Pleural plaques, or a thickening of lung membranes due to asbestos exposure, were found in one in eight lung cancer patients, according to medical research papers jointly released Monday by 12 medical institutions in Japan.
The research team said the number of people who died from asbestos-related lung cancer might amount to several thousand people a year.
About 60,000 people die from lung cancer each year in the nation.
In fiscal 2007, only 660 people were recognized as suffering from asbestos-related lung cancer and thus eligible for government aid, indicating that many lung cancer patients are excluded from the aid as the exposure has not been confirmed as the cause of their diseases.
Between 2006 and 2007, the 12 medical institutions in six prefectures, including Tokyo, Hokkaido and Aichi, examined 471 patients, aged 26 to 94 who were diagnosed with nonmetastatic lung cancer, to check if they had developed pleural plaques.
The 12 institutions belong to the Japan Federation of Democratic Medical Institutions.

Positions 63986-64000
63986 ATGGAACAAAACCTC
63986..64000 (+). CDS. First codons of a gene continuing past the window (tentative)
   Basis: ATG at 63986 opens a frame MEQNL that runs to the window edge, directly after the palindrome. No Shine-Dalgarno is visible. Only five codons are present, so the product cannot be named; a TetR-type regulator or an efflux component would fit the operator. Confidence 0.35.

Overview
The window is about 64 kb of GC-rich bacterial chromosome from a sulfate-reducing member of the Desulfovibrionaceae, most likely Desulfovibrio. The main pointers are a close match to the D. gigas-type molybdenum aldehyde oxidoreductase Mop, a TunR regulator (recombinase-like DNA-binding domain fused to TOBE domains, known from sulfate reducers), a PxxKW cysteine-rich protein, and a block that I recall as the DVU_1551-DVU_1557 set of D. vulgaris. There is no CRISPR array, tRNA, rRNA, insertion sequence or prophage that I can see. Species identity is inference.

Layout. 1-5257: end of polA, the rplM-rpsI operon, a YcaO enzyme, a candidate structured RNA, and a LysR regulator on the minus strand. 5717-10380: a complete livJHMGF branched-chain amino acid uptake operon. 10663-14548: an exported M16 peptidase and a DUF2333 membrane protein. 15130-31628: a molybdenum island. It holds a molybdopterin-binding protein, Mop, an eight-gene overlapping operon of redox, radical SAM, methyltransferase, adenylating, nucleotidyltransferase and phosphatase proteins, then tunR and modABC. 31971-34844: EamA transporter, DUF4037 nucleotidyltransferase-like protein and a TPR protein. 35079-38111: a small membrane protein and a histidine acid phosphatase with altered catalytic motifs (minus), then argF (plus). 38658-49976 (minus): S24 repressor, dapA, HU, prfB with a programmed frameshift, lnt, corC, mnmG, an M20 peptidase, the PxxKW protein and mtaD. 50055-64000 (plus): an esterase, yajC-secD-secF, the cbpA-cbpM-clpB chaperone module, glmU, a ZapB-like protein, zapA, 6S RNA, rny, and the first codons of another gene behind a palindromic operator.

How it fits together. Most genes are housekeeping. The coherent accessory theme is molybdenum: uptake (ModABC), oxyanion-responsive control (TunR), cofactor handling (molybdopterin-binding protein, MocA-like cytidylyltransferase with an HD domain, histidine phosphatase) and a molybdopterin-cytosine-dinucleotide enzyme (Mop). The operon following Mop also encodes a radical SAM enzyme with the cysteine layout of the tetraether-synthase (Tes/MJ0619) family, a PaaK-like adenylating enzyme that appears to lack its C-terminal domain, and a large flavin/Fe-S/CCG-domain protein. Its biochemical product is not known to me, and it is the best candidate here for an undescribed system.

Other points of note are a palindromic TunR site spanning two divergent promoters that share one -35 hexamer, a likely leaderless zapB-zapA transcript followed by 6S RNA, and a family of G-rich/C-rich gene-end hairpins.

The research team discovered pleural plaques in 28 patients, or 5.9 percent, through chest X-rays, and in 58 patients, or 12.3 percent, through high-resolution computer tomography.
Pleural plaques were detected through the CT scan mainly in people engaged in professions involving repeated asbestos exposure, with 14 out of 35 patients working in the construction industry and six out of 23 in the metal manufacturing and processing industry.
According to a study panel of the Japanese Health, Labor and Welfare Ministry, asbestos exposure is the sole cause of pleural plaques.
Akihiko Tamura, director of Kyushu Institute of Social Medicine and a member of the research team, said: "Only a small population of lung cancer patients has been recognized as eligible for the worker's compensation insurance system and other aid. I presume that many lung cancer patients are excluded from government relief."
(c) 2009, The Yomiuri Shimbun.
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Distributed by McClatchy-Tribune Information Services.
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